6. Read a Bestseller:
If you're an avid reader, this is one bestseller you shouldn't miss. The Bible is an epic story of love, life, death, war, family, and more. It has it's ups and downs, and it's pretty riveting. If you're not a reader, this may be the one book worth saying you read. If you're going to read anything, you can say you read the biggest bestseller of all time.

7. Learn a Little Bit of History:
There is plenty of archaeological proof of biblical stories. The Bible is full of real history, and it can give you insight into other areas of history. When we read about our forefathers leaving England for freedom of religion, we understand them better. So the Bible helps us understand human history and how often we repeat the same mistakes.

8. It Can Change Your Life:
The Bible is a life-changing book. Many people go to the self-help section of the bookstore to look for a magic solution to their problems. However, most of those answers sit in the chapters of the Bible. It can give us insight, help us grow, explain our depression, explain our behaviors etc. The Bible can make a huge difference in our lives.

9. The Bible get us closer to faith rather than the legalistic-religious tradition:
The term "religion" over time has taken a negative connotation also indicating the legalistic person.

When we read the Bible we can better grasp the true will of God rather than the legalistic traditions to which many of us are indoctrinated.

10. Reading the Bible Brings a New Perspective:
When things just don't seem right or things are getting a bit stale, the Bible can bring a new perspective into the mix. Sometimes we think things should be one way or another, but the Bible may remind us that there are other ways to think on the happenings in our lives. It provides us, at times, new perspective.
Photo

Post has attachment
10 Reasons to Read The Bible

1. It Makes You Much Wiser:
It's a book full of all kinds of advice. From relationships to money to how to get along with your parents, it's all in there. When we become wiser, we make better decisions, and with better decisions come better things.

2. It Helps Us Overcome Sin and therefore Temptations:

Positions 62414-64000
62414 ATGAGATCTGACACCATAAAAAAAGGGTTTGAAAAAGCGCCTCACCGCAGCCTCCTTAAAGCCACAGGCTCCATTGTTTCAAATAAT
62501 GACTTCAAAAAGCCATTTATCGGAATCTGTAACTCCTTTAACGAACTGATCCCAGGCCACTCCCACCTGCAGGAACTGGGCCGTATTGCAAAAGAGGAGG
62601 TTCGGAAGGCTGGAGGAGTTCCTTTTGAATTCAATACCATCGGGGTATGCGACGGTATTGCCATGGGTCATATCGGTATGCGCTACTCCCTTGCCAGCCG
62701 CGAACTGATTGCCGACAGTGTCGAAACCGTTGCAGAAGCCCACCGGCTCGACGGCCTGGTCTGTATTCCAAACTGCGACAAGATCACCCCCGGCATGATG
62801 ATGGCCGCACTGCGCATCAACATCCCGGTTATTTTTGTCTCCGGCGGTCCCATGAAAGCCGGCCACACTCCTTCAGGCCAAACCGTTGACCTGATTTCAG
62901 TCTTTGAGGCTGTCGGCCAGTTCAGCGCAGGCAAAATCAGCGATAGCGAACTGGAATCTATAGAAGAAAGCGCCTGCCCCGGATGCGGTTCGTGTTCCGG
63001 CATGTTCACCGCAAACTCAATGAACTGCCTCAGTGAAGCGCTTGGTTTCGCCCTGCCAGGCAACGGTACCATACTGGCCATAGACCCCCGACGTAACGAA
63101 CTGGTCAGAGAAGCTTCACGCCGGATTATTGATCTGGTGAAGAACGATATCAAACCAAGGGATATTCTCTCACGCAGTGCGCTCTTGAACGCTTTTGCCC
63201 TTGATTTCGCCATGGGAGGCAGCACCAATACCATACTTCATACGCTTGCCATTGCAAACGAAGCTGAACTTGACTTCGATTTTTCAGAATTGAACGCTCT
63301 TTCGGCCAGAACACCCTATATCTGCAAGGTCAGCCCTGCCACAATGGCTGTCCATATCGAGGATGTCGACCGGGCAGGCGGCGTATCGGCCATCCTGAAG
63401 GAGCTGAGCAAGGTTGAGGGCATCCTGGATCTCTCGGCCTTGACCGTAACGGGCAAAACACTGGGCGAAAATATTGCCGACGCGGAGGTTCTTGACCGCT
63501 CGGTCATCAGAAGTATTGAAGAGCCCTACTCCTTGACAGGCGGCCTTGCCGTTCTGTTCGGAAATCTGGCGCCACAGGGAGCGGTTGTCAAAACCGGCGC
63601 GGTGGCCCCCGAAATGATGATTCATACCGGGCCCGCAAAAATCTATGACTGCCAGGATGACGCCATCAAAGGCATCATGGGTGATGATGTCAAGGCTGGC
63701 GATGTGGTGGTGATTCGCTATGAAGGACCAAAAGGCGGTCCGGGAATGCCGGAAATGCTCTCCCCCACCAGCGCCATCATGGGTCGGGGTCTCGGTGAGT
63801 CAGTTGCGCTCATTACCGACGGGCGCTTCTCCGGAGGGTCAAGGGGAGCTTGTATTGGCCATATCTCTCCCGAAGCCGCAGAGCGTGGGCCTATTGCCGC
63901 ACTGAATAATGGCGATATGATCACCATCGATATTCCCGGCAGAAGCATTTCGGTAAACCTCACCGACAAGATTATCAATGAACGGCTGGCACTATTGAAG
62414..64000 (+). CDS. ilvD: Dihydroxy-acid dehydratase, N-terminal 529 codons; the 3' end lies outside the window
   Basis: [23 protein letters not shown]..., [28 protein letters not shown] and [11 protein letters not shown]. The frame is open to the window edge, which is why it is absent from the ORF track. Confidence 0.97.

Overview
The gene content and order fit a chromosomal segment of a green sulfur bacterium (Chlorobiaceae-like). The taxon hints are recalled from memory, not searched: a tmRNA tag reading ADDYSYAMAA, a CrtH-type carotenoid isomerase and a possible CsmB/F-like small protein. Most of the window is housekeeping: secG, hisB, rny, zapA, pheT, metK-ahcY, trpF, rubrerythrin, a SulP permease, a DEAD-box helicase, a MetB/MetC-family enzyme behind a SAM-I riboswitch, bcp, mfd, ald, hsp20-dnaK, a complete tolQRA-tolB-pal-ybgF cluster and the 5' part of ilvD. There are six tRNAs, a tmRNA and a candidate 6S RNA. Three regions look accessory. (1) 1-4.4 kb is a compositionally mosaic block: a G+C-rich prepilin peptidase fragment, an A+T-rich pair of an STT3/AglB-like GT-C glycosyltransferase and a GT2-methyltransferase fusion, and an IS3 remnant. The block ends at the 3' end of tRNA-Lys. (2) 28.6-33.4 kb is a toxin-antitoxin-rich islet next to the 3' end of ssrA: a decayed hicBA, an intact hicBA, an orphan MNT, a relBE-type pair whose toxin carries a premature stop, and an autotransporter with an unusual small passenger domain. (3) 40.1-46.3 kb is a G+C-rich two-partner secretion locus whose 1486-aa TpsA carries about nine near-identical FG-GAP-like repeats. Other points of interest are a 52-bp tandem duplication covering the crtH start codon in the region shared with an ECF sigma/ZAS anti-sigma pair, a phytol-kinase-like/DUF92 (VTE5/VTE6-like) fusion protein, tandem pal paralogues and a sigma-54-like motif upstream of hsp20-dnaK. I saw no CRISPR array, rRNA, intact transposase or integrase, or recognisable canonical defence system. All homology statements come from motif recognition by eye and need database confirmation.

We all face temptations to sin in every moment. It's our nature. When we read our Bible, we get advice on how to approach situations and overcome the temptations we face. We understand what we're supposed to do rather than just guessing and hoping we get it right.

3. Reading Your Bible Gives You Peace:
We all lives somehow a busy life. Sometimes it feels chaotic. Reading the Bible can help us sort through all the craziness to see the more important things. It can bring about peace in our lives rather than allowing us to wallow in our confusion.

4. The Bible Gives You Direction:
Sometimes our lives can feel a little like we're just wandering uselessly. Even teens can sometimes feel that they lack direction. When we read our Bible's we can clearly see that God has a purpose for us at every state of our lives. His words can give us direction.

5. It Builds Your Relationship with God:
There are the more important things in our lives, and our relationship with God is one of them. Reading our Bibles gives us insight into God. We can pray on scripture verses. We can talk to God about things we're reading. We grow in an understanding of God as we read and grasp more of His Word.

6. Read a Bestseller:
If you're an avid reader, this is one bestseller you shouldn't miss. The Bible is an epic story of love, life, death, war, family, and more. It has it's ups and downs, and it's pretty riveting. If you're not a reader, this may be the one book worth saying you read. If you're going to read anything, you can say you read the biggest bestseller of all time.

7. Learn a Little Bit of History:
There is plenty of archaeological proof of biblical stories. The Bible is full of real history, and it can give you insight into other areas of history. When we read about our forefathers leaving England for freedom of religion, we understand them better. So the Bible helps us understand human history and how often we repeat the same mistakes.

8. It Can Change Your Life:
The Bible is a life-changing book. Many people go to the self-help section of the bookstore to look for a magic solution to their problems. However, most of those answers sit in the chapters of the Bible. It can give us insight, help us grow, explain our depression, explain our behaviors etc. The Bible can make a huge difference in our lives.

9. The Bible get us closer to faith rather than the legalistic-religious tradition:
The term "religion" over time has taken a negative connotation also indicating the legalistic person.

When we read the Bible we can better grasp the true will of God rather than the legalistic traditions to which many of us are indoctrinated.

10. Reading the Bible Brings a New Perspective:
When things just don't seem right or things are getting a bit stale, the Bible can bring a new perspective into the mix. Sometimes we think things should be one way or another, but the Bible may remind us that there are other ways to think on the happenings in our lives. It provides us, at times, new perspective.
Photo